**Matrix: VDOL/tumorAntiAngiogenesis_1**

Description: tumorAntiAngiogenesis optimal control problem (matrix 1 of 8)

(undirected graph drawing) |

Matrix properties | |

number of rows | 205 |

number of columns | 205 |

nonzeros | 1,783 |

structural full rank? | yes |

structural rank | 205 |

# of blocks from dmperm | 1 |

# strongly connected comp. | 1 |

explicit zero entries | 0 |

nonzero pattern symmetry | symmetric |

numeric value symmetry | symmetric |

type | real |

structure | symmetric |

Cholesky candidate? | no |

positive definite? | no |

author | B. Senses, A. Rao |

editor | T. Davis |

date | 2015 |

kind | optimal control problem |

2D/3D problem? | no |

Additional fields | size and type |

b | full 205-by-1 |

rowname | full 205-by-79 |

mapping | full 205-by-1 |

Notes:

Optimal control problem, Vehicle Dynamics & Optimization Lab, UF Anil Rao and Begum Senses, University of Florida http://vdol.mae.ufl.edu This matrix arises from an optimal control problem described below. Each optimal control problem gives rise to a sequence of matrices of different sizes when they are being solved inside GPOPS, an optimal control solver created by Anil Rao, Begum Senses, and others at in VDOL lab at the University of Florida. This is one of the matrices in one of these problems. The matrix is symmetric indefinite. Rao, Senses, and Davis have created a graph coarsening strategy that matches pairs of nodes. The mapping is given for this matrix, where map(i)=k means that node i in the original graph is mapped to node k in the smaller graph. map(i)=map(j)=k means that both nodes i and j are mapped to the same node k, and thus nodes i and j have been merged. This matrix consists of a set of nodes (rows/columns) and the names of these rows/cols are given Anil Rao, Begum Sense, and Tim Davis, 2015. VDOL/tumorAntiogenesis Tumor anti-angiogenesis optimal control problem is taken from Ref.~\cite{ledzewicz2008analysis}. A tumor first uses the blood vessels of its host but as the tumor grows oxygen that is carried by the blood vessels of its host cannot defuse very far into the tumor. Therefore, the tumor grows its own blood vessels by producing vascular endothelial growth factor (VEGF). This process is called angiogenesis. But blood vessels have a defense mechanism, called endostatin, that tries to impede the development of new blood cells by targeting VEGF. In addition, new pharmacological therapies that is developed for tumor-type cancers also targets VEGF. The goal of the tumor anti-angiogenesis problem is to determine the state and control that minimizing the size of the tumor at the final time. The state of the system is defined by the tumor volume, carrying capacity of a vessel, and the total anti-angiogenic treatment administered and the control of the system is the angiogenic dose rate. The specified accuracy tolerance of $10^{-7}$ were satisfied after eight mesh iterations. As the mesh refinement proceeds, the size of the KKT matrices increases from 205 to 490. @article{ledzewicz2008analysis, title={Analysis of Optimal Controls for a Mathematical Model of Tumour Anti-Angiogenesis}, author={Ledzewicz, Urszula and Sch{\"a}ttler, Heinz}, journal={Optimal Control Applications and Methods}, volume=29, number=1, pages={41--57}, year=2008, publisher={Wiley Online Library} }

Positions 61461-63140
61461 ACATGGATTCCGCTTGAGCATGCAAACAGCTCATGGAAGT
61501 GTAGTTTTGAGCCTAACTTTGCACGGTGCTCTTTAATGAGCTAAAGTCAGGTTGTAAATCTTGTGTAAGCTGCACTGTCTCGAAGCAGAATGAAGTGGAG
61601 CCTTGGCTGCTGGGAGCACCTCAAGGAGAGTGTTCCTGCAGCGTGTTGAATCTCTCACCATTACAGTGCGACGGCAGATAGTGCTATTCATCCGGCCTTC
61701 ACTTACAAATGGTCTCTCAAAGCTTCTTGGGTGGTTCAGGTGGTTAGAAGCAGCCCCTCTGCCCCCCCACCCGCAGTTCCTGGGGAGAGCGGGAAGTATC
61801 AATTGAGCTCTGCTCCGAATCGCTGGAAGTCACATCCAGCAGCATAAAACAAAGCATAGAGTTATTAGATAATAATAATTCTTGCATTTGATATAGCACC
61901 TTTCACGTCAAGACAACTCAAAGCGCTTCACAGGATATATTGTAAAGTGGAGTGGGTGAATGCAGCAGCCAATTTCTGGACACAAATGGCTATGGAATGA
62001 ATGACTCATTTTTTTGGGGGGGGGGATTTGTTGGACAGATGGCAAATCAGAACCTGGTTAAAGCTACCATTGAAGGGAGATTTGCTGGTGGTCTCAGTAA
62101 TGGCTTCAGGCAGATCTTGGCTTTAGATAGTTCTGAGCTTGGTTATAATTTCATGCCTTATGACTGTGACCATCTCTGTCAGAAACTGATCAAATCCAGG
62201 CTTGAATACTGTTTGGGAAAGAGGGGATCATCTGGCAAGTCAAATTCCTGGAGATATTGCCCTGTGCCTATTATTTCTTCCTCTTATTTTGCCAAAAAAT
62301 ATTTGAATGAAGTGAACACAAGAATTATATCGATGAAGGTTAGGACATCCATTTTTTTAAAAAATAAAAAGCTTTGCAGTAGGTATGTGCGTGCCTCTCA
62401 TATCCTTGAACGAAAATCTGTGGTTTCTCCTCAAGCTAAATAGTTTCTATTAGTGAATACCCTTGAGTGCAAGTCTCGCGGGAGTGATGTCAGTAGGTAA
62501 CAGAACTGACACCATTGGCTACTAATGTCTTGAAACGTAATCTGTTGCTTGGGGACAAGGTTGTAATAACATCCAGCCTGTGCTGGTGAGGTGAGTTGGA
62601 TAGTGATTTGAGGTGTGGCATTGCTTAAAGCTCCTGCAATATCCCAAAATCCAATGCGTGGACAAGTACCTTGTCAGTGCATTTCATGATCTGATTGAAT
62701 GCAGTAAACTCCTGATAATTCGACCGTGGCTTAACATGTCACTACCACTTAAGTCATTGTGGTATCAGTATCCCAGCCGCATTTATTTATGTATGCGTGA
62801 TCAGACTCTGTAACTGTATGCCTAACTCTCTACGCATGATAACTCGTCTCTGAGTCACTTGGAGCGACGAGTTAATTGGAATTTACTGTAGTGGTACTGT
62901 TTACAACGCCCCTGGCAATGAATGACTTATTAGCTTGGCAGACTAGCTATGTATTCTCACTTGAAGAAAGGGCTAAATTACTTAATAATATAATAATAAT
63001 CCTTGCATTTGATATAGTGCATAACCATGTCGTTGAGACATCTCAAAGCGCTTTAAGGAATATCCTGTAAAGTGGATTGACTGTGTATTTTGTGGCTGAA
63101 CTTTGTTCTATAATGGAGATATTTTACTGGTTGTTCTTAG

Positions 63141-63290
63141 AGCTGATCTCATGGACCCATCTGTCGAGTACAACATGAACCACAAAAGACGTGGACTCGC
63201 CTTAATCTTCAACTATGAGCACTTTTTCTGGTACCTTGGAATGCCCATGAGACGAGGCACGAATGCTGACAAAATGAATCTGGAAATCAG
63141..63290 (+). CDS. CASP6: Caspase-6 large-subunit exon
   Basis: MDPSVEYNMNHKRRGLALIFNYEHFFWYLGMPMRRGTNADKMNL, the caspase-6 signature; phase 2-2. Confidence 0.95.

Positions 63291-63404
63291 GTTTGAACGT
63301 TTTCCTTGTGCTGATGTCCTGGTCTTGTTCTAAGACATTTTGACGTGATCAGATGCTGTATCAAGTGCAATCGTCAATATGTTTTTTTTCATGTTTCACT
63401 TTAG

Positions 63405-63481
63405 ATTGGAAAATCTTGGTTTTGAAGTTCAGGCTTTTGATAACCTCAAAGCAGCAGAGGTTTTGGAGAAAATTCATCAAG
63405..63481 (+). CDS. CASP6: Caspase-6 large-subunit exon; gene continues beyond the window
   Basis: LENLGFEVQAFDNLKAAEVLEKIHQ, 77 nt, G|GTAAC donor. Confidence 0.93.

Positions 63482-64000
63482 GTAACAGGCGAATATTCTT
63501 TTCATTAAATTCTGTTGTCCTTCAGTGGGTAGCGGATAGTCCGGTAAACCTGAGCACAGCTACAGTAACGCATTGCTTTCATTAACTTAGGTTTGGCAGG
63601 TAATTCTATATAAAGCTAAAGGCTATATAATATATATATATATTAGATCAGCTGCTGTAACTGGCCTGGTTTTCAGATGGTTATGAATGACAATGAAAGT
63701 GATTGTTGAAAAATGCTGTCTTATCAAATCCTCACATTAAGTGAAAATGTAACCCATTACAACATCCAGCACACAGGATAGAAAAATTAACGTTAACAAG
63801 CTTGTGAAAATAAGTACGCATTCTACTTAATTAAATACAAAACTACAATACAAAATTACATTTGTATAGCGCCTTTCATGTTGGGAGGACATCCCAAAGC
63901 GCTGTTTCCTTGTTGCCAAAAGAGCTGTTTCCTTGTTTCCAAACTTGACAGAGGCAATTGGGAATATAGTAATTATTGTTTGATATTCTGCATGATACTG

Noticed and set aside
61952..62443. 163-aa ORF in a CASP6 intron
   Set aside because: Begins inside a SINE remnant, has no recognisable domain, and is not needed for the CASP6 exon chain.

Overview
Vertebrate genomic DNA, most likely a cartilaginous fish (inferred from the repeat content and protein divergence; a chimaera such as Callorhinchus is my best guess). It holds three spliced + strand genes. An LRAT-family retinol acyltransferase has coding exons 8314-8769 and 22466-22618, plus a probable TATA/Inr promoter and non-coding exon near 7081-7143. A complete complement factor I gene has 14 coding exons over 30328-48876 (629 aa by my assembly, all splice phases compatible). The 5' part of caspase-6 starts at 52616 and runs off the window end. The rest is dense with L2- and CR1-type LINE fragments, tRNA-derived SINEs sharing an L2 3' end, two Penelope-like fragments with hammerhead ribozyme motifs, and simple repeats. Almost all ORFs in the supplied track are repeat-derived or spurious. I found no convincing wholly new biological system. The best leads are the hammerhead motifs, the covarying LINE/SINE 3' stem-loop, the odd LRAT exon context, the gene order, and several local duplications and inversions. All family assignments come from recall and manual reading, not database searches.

Ordering statistics: | result |

nnz(chol(P*(A+A'+s*I)*P')) with AMD | 1,546 |

Cholesky flop count | 1.3e+04 |

nnz(L+U), no partial pivoting, with AMD | 2,887 |

nnz(V) for QR, upper bound nnz(L) for LU, with COLAMD | 4,058 |

nnz(R) for QR, upper bound nnz(U) for LU, with COLAMD | 20,612 |

For a description of the statistics displayed above, click here.

*Maintained by Tim Davis, last updated 04-Jun-2015.Matrix pictures by cspy, a MATLAB function in the CSparse package.
Matrix graphs by Yifan Hu, AT&T Labs Visualization Group.
*